Having conducted a survey of 2000 people across the country, Dunlop Adhesives, the specialist manufacturer of adhesives, grouts, finishing and ancillary products, has found that nearly 90% of people will try their hand at DIY. The survey highlights the fact that consumers are still apprehensive about taking on traditional trade jobs, with 50% stating that they would never attempt plastering and over 80% stating they would never attempt major plumbing or electrical work.
The survey was part of Dunlop’s research into the nation’s attitudes towards DIY, and produced a number of intriguing statistics. While 11% of people said that they would never attempt DIY, 36% said that they would always attempt it, meaning that 53% would judge a job on its merits. Even so, the majority of these DIY attempts would be jobs such as painting and decorating (which 88% of people would attempt) and putting up shelving (which 63% would attempt), with only 19% willing to give plastering a go and 40% happy to tile.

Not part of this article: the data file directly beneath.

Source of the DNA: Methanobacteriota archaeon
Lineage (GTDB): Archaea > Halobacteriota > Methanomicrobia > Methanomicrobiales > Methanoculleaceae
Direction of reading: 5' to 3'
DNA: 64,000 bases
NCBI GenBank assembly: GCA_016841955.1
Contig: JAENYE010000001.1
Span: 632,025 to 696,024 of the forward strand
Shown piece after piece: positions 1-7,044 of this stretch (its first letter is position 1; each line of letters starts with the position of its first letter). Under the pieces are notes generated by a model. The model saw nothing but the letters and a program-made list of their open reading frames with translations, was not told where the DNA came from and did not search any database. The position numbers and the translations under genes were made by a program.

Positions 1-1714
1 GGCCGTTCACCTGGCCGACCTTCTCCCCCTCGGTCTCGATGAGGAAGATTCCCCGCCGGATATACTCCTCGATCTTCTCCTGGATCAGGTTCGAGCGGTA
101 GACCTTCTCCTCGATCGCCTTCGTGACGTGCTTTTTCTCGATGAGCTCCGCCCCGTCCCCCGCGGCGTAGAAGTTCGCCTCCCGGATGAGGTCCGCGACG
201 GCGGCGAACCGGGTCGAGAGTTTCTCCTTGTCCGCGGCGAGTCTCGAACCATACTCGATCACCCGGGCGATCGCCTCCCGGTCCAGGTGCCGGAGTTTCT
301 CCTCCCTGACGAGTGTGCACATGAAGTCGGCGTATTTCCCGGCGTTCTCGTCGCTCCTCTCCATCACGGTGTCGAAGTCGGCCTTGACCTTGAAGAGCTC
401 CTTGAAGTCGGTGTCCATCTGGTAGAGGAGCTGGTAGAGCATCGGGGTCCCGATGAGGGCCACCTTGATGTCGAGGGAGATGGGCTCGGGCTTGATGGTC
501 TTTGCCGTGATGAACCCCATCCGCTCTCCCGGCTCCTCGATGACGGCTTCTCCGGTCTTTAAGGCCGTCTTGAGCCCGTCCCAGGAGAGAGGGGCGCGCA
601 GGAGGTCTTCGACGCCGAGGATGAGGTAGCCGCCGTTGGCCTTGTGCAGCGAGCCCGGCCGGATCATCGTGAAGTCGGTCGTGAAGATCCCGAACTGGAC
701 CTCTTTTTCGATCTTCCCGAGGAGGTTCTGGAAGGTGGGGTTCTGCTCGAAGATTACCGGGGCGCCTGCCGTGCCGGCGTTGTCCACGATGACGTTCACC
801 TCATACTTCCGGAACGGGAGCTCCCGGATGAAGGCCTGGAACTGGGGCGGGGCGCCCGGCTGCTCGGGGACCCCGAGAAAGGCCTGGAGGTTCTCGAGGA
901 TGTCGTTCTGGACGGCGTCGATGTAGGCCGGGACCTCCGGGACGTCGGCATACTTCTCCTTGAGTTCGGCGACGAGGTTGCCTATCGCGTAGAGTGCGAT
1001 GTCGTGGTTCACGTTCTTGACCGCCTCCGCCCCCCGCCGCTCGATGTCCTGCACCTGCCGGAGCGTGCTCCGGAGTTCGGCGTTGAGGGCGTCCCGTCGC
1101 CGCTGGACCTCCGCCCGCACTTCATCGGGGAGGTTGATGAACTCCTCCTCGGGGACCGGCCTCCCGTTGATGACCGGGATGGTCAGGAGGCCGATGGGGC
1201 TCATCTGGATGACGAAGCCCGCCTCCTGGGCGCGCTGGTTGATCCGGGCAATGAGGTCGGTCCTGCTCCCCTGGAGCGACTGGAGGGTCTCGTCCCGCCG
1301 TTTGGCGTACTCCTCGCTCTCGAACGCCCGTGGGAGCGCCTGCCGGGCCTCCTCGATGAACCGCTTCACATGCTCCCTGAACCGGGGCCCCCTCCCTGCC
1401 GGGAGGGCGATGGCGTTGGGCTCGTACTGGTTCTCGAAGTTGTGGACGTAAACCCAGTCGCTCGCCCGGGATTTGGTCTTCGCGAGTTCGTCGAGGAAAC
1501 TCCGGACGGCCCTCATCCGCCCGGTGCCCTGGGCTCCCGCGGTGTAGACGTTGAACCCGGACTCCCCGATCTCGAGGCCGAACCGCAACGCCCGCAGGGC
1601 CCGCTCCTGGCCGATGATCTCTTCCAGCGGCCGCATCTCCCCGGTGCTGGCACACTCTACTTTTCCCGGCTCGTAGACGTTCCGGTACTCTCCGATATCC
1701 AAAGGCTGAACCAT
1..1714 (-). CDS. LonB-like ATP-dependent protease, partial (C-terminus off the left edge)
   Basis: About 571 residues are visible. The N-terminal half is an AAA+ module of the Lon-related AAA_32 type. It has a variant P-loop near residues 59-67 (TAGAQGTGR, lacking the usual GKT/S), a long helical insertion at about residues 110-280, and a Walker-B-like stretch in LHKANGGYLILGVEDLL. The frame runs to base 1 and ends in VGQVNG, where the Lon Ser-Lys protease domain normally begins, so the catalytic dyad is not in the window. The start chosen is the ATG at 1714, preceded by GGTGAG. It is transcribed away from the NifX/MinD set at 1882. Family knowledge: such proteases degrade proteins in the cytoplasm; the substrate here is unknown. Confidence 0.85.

Other results revealed the generational differences in how and where people look for DIY guidance. While 73% of 18 to 24 year-olds would look to the Internet for DIY advice, that figure drops to 54% amongst 55-65 year-olds and 43% in over 65 year-olds, further emphasising the technological divide. While over 50% of 18 to 34 year-olds would prefer to make use of YouTube demo videos, those over 45 years old are far more reliant on traditional ‘how-to’ guides and product information.
Debi Bailey, Brand Manager of Dunlop Adhesives, commented:
“In many ways these survey results have proven that attitudes to DIY are changing. On one hand, increasing numbers of people, perhaps encouraged by the resources that the Internet provides, would consider doing DIY jobs but, on the other, it has re-enforced the fact that most people appreciate the expertise of a tradesmen – and will leave the big jobs to a professional. Obviously, in an economic climate that’s still struggling, people want to save money, but it seems that many recognise that sometimes it is more of a risk not to get a true tradesmen to do complex work.”